I don’t have anything against ebooks. I liked my Kindle, especially for reading in bed on cold nights—so much easier turning pages with just one hand poking out from under the blankets. After a bit of experimenting, I found I would opt for an ebook if I wanted an easy read where I would start at page one and read straight through in a short time, or if I was travelling. I still preferred a print book for non-fiction or more challenging fiction. I liked to be able to go back when I suddenly realised the significance of something mentioned earlier. I also liked to flick ahead to see how many more pages to the end of the chapter so I could decide whether to turn the light out or keep reading.
Another advantage of ebooks is that they are cheaper, even if you’re like me and buy mostly $9+ range. Except they aren’t really cheaper, not when you look at the whole cost. An ebook is useless without a device to read it on. Yesterday I picked up my Kindle and was about to go on an ebook buying binge, and this is what I saw:
Nothing but vertical and horizontal white lines intersecting over the screen. My technical advisor (aka my husband) was straight onto it and soon advised that the screen was munted (and in case anyone who’s not from New Zealand stumbles across this post, ‘munted’ means irretrievably broken, knackered, wrecked). And it’s out of warranty. Maybe it’s just bad luck that it stopped working, but I’d never really thought about the lifespan of these devices before, and by extension, ebooks.
Do I really want to spend $190 replacing a device that’s not even two years old? By the time I spread the cost of two devices across the cost of the ebooks I buy, it would be cheaper just to go down to a bookshop and pay for a print book. And that’s what I intend to do from now on. I might eventually get another device and start reading ebooks again, but I’m in no hurry.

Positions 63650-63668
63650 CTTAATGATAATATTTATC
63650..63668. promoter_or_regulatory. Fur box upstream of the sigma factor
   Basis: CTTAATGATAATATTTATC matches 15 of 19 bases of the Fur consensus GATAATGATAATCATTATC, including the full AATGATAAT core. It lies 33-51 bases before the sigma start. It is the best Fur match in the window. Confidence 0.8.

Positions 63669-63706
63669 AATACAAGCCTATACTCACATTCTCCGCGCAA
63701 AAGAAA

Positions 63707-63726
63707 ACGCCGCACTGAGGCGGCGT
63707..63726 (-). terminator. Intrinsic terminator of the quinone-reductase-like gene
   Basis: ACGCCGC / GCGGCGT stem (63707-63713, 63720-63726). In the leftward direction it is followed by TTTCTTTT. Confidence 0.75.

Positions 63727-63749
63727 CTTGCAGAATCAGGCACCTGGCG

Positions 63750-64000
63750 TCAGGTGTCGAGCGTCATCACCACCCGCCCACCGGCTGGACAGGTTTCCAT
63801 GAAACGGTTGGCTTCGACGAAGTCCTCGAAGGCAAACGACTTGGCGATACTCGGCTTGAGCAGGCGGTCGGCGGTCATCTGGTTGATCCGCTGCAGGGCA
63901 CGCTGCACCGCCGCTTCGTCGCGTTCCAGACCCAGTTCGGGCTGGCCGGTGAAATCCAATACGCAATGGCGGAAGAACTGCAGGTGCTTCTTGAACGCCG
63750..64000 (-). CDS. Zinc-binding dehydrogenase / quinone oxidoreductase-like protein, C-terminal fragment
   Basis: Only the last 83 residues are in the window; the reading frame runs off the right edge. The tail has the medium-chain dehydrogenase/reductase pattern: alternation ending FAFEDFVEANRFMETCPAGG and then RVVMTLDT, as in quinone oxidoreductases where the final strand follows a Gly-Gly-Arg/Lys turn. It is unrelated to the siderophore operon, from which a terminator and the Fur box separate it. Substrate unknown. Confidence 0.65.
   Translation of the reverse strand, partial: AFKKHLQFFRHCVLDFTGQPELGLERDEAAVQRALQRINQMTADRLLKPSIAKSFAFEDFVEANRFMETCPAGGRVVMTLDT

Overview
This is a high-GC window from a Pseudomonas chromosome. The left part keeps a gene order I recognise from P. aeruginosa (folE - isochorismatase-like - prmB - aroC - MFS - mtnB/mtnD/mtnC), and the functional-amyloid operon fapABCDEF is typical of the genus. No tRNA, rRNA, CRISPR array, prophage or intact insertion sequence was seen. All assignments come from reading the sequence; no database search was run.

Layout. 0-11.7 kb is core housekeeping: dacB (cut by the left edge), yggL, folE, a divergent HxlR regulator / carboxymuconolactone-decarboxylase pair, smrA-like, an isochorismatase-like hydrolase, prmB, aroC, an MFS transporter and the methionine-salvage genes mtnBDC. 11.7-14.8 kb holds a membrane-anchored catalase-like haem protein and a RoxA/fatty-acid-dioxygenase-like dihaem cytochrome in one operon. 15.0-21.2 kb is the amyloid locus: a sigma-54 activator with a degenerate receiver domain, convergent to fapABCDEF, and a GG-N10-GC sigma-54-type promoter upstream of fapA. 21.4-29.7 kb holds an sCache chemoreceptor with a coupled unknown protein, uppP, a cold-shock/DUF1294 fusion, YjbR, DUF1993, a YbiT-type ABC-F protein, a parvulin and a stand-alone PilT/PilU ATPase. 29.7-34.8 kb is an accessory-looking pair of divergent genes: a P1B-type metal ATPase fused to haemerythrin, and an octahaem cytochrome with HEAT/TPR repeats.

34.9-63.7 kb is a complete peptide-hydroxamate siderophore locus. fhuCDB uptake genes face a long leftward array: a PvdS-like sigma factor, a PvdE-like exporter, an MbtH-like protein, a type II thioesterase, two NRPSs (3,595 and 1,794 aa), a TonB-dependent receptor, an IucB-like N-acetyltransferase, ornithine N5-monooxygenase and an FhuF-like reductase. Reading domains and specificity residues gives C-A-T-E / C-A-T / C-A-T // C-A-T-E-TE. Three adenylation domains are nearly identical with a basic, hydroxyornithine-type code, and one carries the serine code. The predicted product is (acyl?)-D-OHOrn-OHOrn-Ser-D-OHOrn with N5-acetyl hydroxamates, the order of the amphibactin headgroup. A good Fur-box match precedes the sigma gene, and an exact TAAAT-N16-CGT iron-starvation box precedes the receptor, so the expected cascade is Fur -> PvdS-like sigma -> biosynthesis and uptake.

Bubu came into our house when he was three years old. He was already seriously overweight and simultaneously timid and aggressive. His face, paws and tail were dainty, and despite the fact that he wasn’t greedy and didn’t eat much, we could never get the weight off him.
He arrived almost by accident. When his predecessor died, we asked our vet to let us know if he had any cats come in that needed re-homing. Big mistake. Two weeks later the vet phoned and soon after Bubu moved in with us. We thought his name was rather silly, but he wouldn’t answer to anything else, so the name stayed.
He mellowed over the years, especially after we moved from Wellington to Christchurch. In Wellington our house was in the shade of a hill; here our house gets all-day sun. Bubu knew within minutes exactly where the sun was at any time of the day, any time of the year. Although his temper improved, he still found it necessary to reprimand us at times with a swift whack or an unfriendly bite. In later years he took to stalking my father’s dog whenever he visited. He only once sat on a lap, but every night he would burrow under the cover on our bed and push his way into the best spot.
He went down-hill fast and the weight fell off him. Despite this, he seemed quite happy sleeping in the sun and snuggling up beside us, but never on us. After a month of this he became lethargic and stopped eating. The vet told us he had almost no kidney function left. He couldn’t eat, couldn’t pee, so sadly we had him euthanised.
I didn’t think I’d miss the bad-tempered old fellow, but I do.
In these days of e-books and print on demand, why would any writer publish their first book using traditional print? It means paying all the costs of printing upfront and taking the risk of ending up being out of pocket if sales aren’t enough to cover the costs. Nevertheless, that’s what I’m doing–I’ve decided to self-publish ‘What Are You Doing Here?’ as a print book.
Before going down this path, I thought carefully about how people might want to read and buy my book and how I can reach my market. I came up with what I think are a couple of good reasons for choosing print. Reason number one: my hunch is that people who will prefer to read it in print; they might like to go back to it after they have read it or perhaps lend it to someone else. Reason number two: with e-book and print on demand options distribution is mainly online (you go to a website to order the book). But I intend to get out and talk to people, and selling books direct is a main plank in my marketing plan. I need a print book for that.
I wouldn’t necessarily make the same decision for a different book; nor have I ruled out the possibility of doing an e-book later on. Of course, I could fall flat on my face and end up with the spare room full of unsold books. I’m taking a risk, but the print run is small enough for me to be reasonably optimist that I can sell enough copies to cover my costs. The plan is to start small and local and then grow.
The book is at the printer now, so there’s no going back.